FCC lawyers have told a D.C. federal court that opponents of the April 20 decision to reinstate the UHF discount have not met the high bar for an emergency stay of that decision.
The discount means that UHF TV station ownership only counts for half of their audience reach toward the 39% national ownership cap.
The U.S. Court of Appeals for the D.C. Circuit has granted an administrative stay of the June 5 effective date of the return of the discount but only so it can review the FCC's defense to an emergency stay request sought by opponents of the decision and the response from those opponents, which include Free Press and Prometheus.
In opposing the emergency stay, the FCC says the commission simply concluded the agency had erred in a previous order—under then-chairman Tom Wheeler—that repealed the discount without also adjusting the cap. It did grandfather ownership groups for which the change would have pushed them over the 39% limit, though that grandfathering would not extend to sales of those stations.
FCC chairman Ajit Pai said after voting to reinstate the discount that the FCC would later this year begin considering both the cap and the discount, then would make a decision about whether to eliminate the discount, which Pai has conceded dates from an analog age time when UHF station signals were the weaker—the case is reversed in digital.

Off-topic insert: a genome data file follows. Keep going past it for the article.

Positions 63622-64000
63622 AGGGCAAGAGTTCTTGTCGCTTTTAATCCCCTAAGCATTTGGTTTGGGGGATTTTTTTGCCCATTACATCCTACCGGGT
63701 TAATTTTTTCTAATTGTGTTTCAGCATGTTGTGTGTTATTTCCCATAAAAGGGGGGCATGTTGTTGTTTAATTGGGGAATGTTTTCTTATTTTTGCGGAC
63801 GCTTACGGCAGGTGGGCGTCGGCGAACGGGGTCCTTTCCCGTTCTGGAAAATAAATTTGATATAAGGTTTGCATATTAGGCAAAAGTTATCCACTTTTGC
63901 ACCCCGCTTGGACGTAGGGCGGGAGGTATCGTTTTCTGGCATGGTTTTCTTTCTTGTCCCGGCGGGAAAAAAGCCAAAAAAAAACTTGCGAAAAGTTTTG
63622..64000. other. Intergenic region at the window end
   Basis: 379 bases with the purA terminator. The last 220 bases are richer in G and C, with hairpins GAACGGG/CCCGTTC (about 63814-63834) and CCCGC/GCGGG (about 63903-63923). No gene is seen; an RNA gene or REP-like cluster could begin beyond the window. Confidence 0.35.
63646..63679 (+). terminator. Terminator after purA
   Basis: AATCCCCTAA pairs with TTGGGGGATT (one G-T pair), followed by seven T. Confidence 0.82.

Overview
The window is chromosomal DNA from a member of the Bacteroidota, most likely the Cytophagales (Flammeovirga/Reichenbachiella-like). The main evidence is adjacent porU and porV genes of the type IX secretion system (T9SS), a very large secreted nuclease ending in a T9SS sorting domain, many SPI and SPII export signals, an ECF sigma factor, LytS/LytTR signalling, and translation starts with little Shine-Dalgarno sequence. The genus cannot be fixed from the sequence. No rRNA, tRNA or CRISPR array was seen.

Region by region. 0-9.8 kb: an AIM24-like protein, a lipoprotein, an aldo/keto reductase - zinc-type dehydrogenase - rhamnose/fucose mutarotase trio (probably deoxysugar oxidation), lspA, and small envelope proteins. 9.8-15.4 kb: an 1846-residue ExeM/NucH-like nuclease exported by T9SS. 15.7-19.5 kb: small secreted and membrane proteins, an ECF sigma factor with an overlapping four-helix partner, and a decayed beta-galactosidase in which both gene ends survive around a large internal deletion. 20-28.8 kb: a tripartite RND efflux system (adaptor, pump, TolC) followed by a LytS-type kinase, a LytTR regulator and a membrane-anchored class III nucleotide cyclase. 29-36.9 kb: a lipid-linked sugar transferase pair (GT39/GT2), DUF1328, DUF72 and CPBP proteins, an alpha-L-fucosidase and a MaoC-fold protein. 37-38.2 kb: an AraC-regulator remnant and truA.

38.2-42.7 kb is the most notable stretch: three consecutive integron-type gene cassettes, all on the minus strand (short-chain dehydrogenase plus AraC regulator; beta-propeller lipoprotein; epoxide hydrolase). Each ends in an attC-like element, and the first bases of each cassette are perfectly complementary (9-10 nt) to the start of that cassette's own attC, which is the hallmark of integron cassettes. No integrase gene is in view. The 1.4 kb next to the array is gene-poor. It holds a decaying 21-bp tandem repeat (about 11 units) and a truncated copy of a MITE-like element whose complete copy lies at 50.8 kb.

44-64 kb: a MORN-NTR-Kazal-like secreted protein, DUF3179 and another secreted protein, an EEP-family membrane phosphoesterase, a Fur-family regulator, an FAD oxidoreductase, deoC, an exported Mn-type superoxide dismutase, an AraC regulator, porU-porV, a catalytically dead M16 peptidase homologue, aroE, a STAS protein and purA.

The high bar for granting an emergency stay is a multi-part test, and the FCC says petitioners have flunked them all.
First, it said, the petitioners are not likely to succeed on the merits.
"The Reconsideration Order provided a detailed and reasoned explanation for the Commission’s conclusion that the agency erred in the Repeal Order as a matter of law and policy by failing even to consider the impact of repealing the UHF discount on the national cap," the FCC told the court. "Petitioners have not come close to making the extraordinary showing necessary to warrant staying the Reconsideration Order pending review."
Second, said the FCC, they are not likely to suffer irreparable harm absent a stay. Free Press et al. had argued that the harm would be the mergers—like a Sinclair-Tribune—that would now be allowed under the restored discount, but the FCC says that is a speculative future "chain of events" and the "harm" a return to the status quo of three decades before it was changed last November by the Wheeler commission.
Third, the balance of factors, including the public interest, is against the stay since the FCC has concluded that its continuation is both unlawful and unwise.
Free Press et al. have until June 7 to reply to the FCC and broadcasters who are intervening on the commission's behalf.